• Adherence to the 20 conditions (expedition requirements)
  • Assessed by an approved DofE assessor

For each level, participants must complete:

  • Bronze: 2 days + 1 night expedition

  • Silver: 3 days + 2 nights expedition

  • Gold: 4 days + 3 nights expedition





Choosing DofE Expedition Locations and Routes


Bronze Level


As this is the introductory level, expeditions should be accessible and relatively straightforward for participants undergoing training. Recommended expedition locations for Bronze DofE include:

  • Established Long Distance Paths → Using existing National Trails and well-walked routes can give beginner expedition teams confidence while still providing challenge and interest. Look at sections of The Ridgeway, the South Downs Way or Offa's Dyke Path.
  • Forested Areas and Skirt Upland Regions → For expedition teams newer to navigating steep ascents, forested regions with gentler gradients can be a good option. The New Forest or The Forest of Dean offers this while still providing enriching woodland-themed journeys. Skirting the edges of higher upland areas is also recommended.
  • Coastal Routes → Expeditions along dramatic UK coastlines allow teams to journey point-to-point while rarely being too remote. Sections of the South West Coast Path or Pembrokeshire Coast Path provide adventure while never being too far from civilisation.
  • Farmland, Canal and River Routes → Lower-level expeditions can effectively follow routes across farmland, along canal towpaths or adjacent to rivers. As well as the ease of navigation, this offers insight into Britain's agricultural landscapes and industrial heritage.
  • UK National Parks → The UK's 15 National Parks offer excellent opportunities for beginner expeditions. They contain rugged uplands and valleys without extremes of remoteness. They also have well-established, waymarked trails and access to resources. Consider Snowdonia, the Peak District, the Lake District, the Yorkshire Dales or the Brecon Beacons for UK-based Bronze expeditions.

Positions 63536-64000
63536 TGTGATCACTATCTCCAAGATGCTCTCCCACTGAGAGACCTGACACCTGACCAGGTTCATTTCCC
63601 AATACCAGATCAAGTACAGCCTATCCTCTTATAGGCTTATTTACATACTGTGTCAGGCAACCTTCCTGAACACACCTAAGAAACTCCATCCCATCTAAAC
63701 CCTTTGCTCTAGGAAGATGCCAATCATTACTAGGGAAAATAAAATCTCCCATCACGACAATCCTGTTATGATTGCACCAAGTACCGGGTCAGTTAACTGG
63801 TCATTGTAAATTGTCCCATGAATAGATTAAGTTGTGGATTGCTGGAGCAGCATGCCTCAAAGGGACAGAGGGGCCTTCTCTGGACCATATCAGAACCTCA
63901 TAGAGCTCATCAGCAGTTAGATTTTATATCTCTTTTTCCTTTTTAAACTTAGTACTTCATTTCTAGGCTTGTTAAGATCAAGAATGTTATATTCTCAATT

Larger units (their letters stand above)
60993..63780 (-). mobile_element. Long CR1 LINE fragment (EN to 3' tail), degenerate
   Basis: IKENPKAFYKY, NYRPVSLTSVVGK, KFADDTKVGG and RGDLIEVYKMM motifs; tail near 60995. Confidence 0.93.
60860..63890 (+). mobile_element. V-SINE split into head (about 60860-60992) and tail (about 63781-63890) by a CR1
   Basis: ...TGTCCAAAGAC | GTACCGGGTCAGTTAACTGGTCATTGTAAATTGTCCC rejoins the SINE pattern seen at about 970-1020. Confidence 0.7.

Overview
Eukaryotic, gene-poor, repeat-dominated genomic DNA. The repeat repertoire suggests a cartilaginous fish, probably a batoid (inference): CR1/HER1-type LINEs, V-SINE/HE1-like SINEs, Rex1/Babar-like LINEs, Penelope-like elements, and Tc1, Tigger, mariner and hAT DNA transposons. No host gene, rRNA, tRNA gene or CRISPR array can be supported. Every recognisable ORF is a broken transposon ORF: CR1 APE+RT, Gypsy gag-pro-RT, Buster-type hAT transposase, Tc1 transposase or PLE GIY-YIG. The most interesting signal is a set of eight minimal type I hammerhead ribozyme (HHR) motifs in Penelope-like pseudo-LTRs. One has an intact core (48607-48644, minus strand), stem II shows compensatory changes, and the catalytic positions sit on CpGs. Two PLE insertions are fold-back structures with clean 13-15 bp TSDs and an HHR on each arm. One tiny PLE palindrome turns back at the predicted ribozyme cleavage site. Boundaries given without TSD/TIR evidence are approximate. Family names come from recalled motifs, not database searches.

Silver Level


With their expedition skills improved from completing their Bronze journey, teams can take on more challenging routes and terrains for their Silver DofE. Recommended destinations include:

  • Higher UK National Parks → Building on Bronze journeys, the more rugged areas of National Parks like the Lake District provide steeper ascents and longer routes for Silver teams. Consider the valleys around Keswick or treks over higher points like Helvellyn.
  • Upland Ridges → Ridge routes allow teams to access higher ground and experience broader vistas while following a navigable terrain feature. Try sections of the North Downs Ridge trail or Black Mountains Ridge in South Wales.
  • UK Long Distance Trails → Trails including the West Highland Way, the Great Glen Way or the Cleveland Way provide long-distance point-to-point routes through more remote landscapes for Silver level.
  • Dartmoor → Dartmoor’s exposed high moorland and tors provide a significant yet achievable wilderness expedition for teams who have completed their Bronze. Consider routes across areas like the Okehampton Range.
  • The Scottish Highlands → The wide open spaces of the Scottish Highlands suit Silver expedition teams looking for higher difficulty while still in the UK. Routes here might take on mountains like Ben Nevis or sections of the West Highland Way.
  • Coast to Coast → For an expedition with a difference, teams could consider planning a coast-to-coast route taking them from an easterly UK coast to a westerly one. Allowing time to plan suitable pacing and resupply points is essential here.


Gold Level


At the Gold level, overseas expeditions are encouraged to provide even greater challenges. But for UK-based expeditions, here are some of the most challenging yet incredible locations to consider:

  • The Scottish Highlands and Islands → The Scottish Highlands, including areas like Torridon, provide wild and remote terrain perfect for Gold DofE teams. Route options can include ascending iconic Munros. Visiting the Hebrides islands is another option.